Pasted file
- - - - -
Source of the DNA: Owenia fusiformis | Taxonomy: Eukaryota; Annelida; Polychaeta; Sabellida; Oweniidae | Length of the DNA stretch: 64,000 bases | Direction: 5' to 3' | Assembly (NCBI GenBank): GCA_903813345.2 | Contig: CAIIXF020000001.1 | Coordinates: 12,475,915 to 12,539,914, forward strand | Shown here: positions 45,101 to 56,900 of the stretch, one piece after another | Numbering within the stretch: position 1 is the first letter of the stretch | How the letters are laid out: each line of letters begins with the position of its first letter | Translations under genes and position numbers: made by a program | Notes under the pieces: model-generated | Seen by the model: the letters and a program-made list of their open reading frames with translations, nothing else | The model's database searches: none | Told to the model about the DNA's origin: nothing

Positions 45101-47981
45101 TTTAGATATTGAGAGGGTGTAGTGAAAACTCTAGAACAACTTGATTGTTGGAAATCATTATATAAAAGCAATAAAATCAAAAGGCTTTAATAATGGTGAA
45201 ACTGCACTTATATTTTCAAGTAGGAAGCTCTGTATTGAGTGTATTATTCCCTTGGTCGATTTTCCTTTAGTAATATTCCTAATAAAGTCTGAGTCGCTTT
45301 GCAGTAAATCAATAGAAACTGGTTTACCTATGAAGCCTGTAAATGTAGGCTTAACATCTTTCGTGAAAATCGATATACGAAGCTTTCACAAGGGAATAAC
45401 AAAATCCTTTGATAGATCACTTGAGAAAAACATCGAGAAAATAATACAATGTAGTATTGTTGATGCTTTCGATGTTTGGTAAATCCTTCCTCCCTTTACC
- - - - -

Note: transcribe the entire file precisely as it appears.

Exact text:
Source of the DNA: Owenia fusiformis | Taxonomy: Eukaryota; Annelida; Polychaeta; Sabellida; Oweniidae | Length of the DNA stretch: 64,000 bases | Direction: 5' to 3' | Assembly (NCBI GenBank): GCA_903813345.2 | Contig: CAIIXF020000001.1 | Coordinates: 12,475,915 to 12,539,914, forward strand | Shown here: positions 45,101 to 56,900 of the stretch, one piece after another | Numbering within the stretch: position 1 is the first letter of the stretch | How the letters are laid out: each line of letters begins with the position of its first letter | Translations under genes and position numbers: made by a program | Notes under the pieces: model-generated | Seen by the model: the letters and a program-made list of their open reading frames with translations, nothing else | The model's database searches: none | Told to the model about the DNA's origin: nothing

Positions 45101-47981
45101 TTTAGATATTGAGAGGGTGTAGTGAAAACTCTAGAACAACTTGATTGTTGGAAATCATTATATAAAAGCAATAAAATCAAAAGGCTTTAATAATGGTGAA
45201 ACTGCACTTATATTTTCAAGTAGGAAGCTCTGTATTGAGTGTATTATTCCCTTGGTCGATTTTCCTTTAGTAATATTCCTAATAAAGTCTGAGTCGCTTT
45301 GCAGTAAATCAATAGAAACTGGTTTACCTATGAAGCCTGTAAATGTAGGCTTAACATCTTTCGTGAAAATCGATATACGAAGCTTTCACAAGGGAATAAC
45401 AAAATCCTTTGATAGATCACTTGAGAAAAACATCGAGAAAATAATACAATGTAGTATTGTTGATGCTTTCGATGTTTGGTAAATCCTTCCTCCCTTTACC